All Because Of A Corrosive Culture
Well, their love for mathematics did not allow them to live a life full of events, and of peace and tranquility… otherwise, who would go forth to write the world’s first Computer Programme, by mortgaging her jewellery? It is commonly known that English polymath Charles Babbage (December 26, 1791 – October 18, 1871) is the Father of Computer, as he originated the concept of a digital programmable computer. However, it was Ada Lovelace (December 10, 1815 – November 27, 1852) who had helped Babbage by working on his proposed mechanical general-purpose computer, the Analytical Engine. Ada was not only an English Mathematician and Writer, but also the estranged daughter of the poet Lord Byron (January 22, 1788 – April 19, 1824). She was the only child of Lord Byron and mathematician Lady Byron. All of the poet’s other children were born out of wedlock to other women. Byron separated from his wife a month after Ada was born and left England forever. Four months later, he commemorated the parting in a poem that begins: “Is thy face like thy mother’s my fair child! ADA! sole daughter of my house and heart?“
Like her father, History has also forgotten Ada, else she would have been considered as the Mother of Computer after 206 years of her birth! She spent a lot of time making programmes for analytical engines. For Ada, a housewife, solving mathematical problems was just a passion! Very few children are known to have been in love with numbers, but Ada was different from her childhood. She, often, used to forget to take her son off the school bus, as she was so engrossed in maths.
German-born mathematician Johanna Neumann (February 12, 1914 – November 14, 1971), too, was like Ada. As a result of her father Hermann von Caemmerer‘s death in the very first day of the First World War, Hanna started coaching school children at the age of 13. Although her thesis on ‘Sub-group Structure of Free Products of Groups with an Amalgamated Subgroup’ earned her Fellowship of the Australian Academy of Science in 1969, she had to struggle a lot. She lost her job because of the wave of anti-Semitism, while her political beliefs were also tested during the viva voce for her Doctoral Degree. As she was a Jew by birth, Hanna faced obstacles in tying a nuptial knot with her beloved person. However, she overcame all the obstacles, in course of time.
Dorothy Lewis Bernstein (April 11, 1914 – February 5, 1988), the American mathematician known for her work in applied mathematics, statistics, computer programming, and her research on the Laplace transform, faced a lot of trouble to establish herself, as well! Dorothy, the first woman to be elected President of the Mathematics Association of America, had to struggle against poverty at a young age. The viva voce of her Doctoral examinations were taken for a much longer period of time, just because she was a woman. At Brown University, she was not allowed to teach male students, and when she approached noted Mathematician Dr Roland George Dwight Richardson (1878-1949), he reportedly told Dorothy: “You won’t get a job in western part of Mississippi, because you’re a woman, and you won’t get a job in the southern part of Ohio, because you’re a Jew.”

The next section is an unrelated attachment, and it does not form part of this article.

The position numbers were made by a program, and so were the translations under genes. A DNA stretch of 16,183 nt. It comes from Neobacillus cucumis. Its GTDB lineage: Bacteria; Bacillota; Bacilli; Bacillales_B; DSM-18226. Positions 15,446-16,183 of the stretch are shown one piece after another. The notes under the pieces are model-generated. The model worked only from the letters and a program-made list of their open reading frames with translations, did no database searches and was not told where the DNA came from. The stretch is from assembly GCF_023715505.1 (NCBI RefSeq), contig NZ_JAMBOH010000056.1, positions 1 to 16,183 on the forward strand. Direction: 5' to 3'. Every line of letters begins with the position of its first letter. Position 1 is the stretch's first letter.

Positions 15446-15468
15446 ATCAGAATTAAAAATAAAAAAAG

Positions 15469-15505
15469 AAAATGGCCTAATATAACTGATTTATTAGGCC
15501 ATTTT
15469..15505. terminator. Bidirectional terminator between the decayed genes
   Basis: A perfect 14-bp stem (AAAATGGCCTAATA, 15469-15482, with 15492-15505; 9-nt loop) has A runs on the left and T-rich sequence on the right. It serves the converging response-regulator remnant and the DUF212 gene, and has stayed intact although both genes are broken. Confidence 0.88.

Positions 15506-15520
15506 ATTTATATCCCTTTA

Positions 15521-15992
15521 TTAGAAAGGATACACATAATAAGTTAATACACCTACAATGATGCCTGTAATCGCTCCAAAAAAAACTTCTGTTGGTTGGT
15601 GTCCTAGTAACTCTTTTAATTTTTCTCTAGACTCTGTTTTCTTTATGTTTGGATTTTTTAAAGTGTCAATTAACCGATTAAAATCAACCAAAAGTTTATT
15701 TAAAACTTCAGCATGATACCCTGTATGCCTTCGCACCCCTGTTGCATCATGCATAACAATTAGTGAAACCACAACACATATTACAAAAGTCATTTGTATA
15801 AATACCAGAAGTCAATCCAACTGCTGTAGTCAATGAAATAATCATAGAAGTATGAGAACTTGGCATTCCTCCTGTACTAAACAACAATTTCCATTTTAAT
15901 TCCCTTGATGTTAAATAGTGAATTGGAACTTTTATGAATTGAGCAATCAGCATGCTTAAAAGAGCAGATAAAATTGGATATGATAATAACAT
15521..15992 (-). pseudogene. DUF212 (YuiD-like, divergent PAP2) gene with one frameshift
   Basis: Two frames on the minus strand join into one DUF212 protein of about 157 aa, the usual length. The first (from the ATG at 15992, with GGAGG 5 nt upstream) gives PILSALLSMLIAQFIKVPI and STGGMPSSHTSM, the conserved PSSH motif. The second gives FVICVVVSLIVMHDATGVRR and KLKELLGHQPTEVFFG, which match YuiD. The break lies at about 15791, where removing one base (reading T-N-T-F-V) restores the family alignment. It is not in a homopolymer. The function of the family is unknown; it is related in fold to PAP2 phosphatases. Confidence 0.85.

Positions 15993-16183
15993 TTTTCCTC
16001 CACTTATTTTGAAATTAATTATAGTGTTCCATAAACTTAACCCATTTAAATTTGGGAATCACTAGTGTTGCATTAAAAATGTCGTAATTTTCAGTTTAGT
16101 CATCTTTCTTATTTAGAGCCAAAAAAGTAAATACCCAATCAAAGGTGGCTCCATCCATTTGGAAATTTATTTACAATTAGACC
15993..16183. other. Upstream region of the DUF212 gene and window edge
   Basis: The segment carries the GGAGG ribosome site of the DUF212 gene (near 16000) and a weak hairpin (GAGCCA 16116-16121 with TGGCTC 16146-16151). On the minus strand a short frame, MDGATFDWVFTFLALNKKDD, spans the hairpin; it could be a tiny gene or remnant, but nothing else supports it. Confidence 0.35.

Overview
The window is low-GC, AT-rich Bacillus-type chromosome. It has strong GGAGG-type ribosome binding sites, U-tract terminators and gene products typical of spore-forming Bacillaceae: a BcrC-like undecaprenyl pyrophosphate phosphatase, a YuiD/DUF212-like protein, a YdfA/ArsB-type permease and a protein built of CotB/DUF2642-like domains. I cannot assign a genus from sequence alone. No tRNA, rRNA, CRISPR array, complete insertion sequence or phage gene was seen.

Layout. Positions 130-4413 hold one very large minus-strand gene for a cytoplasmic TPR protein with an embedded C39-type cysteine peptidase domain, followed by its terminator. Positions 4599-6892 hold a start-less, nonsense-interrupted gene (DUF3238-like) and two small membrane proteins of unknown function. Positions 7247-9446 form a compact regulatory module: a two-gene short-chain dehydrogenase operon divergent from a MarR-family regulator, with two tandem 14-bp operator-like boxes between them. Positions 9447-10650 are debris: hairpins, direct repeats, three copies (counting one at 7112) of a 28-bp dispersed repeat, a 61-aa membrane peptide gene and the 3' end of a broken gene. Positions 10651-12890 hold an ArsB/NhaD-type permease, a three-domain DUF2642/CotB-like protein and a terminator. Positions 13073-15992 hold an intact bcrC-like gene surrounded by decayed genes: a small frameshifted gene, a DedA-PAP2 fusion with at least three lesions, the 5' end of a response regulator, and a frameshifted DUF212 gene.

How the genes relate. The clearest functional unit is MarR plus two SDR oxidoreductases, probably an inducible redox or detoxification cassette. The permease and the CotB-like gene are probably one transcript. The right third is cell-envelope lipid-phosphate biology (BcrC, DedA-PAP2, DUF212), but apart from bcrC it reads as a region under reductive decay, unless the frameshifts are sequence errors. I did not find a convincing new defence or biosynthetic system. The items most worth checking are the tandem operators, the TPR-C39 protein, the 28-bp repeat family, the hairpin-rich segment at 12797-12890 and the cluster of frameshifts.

Both Hanna and Dorothy had to struggle a lot to secure the places among eminent mathematicians. Their Birth Centenaries were not marked anywhere in the world. Incidentally, they did not share the fate of Greek Neoplatonist philosopher, astronomer, and mathematician Hypatia (350/370 AD – March 415 AD), the daughter of Mathematician Theon of Alexandria (335 AD – 405 AD). Hypatia was stripped naked and murdered by an angry mob, who killed her with an ostraka, which can either be translated as “roof tiles” or “oyster shells“. They also cut out her eyeballs, tore her body into pieces and dragged her limbs through the town to a place, called Cinarion, where they set them on fire. It may be noted that Laura Maria Caterina Bassi Veratti (October 29, 1711 – February 20, 1778), an Italian Physicist and the world’s first Science Professor, took 44 years to get a teaching job.
Attempts have been made to remove the name of Indian mathematician Līlāvatī from history. Confusion has also been created as to whether she was the widow or daughter of famous mathematician Bhāskara II. A section of people even considers her as an imaginary character! However, Līlāvatī invented a number of methods of computing numbers, such as multiplications, squares, and progressions, with examples using kings and elephants, objects which a common man could understand in 12th Century India.
Here is an excerpt from Līlāvatī’s work (appears as an additional problem attached to stanza 54, Chapter 3. Translated by T N Colebrook): “Whilst making love a necklace broke./ A row of pearls mislaid./ One sixth fell to the floor./ One fifth upon the bed./ The young woman saved one third of them./ One tenth were caught by her lover./ If six pearls remained upon the string/ How many pearls were there altogether?” Bhaskaracharya’s conclusion to Līlāvatī states: “Joy and happiness is indeed ever increasing in this world for those who have Līlāvatī clasped to their throats, decorated as the members are with neat reduction of fractions, multiplication and involution, pure and perfect as are the solutions, and tasteful as is the speech which is exemplified.”
In 2008, the Indian Academy of Sciences published a book, containing a hundred biographical essays on women scientists of India. The title of the book, co-edited by Rohini Godbole and Ram Ramaswamy, is ‘Lilavati’s Daughters‘. This is called sweet revenge, although it took only 858 years (from 1150 AD to 2008 AD)!
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